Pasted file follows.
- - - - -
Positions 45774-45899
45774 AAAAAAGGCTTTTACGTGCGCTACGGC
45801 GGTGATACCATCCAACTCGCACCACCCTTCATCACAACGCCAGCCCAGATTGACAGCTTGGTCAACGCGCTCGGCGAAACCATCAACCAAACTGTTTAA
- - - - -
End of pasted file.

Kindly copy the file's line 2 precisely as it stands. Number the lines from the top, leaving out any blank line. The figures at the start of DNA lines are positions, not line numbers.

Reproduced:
45774 AAAAAAGGCTTTTACGTGCGCTACGGC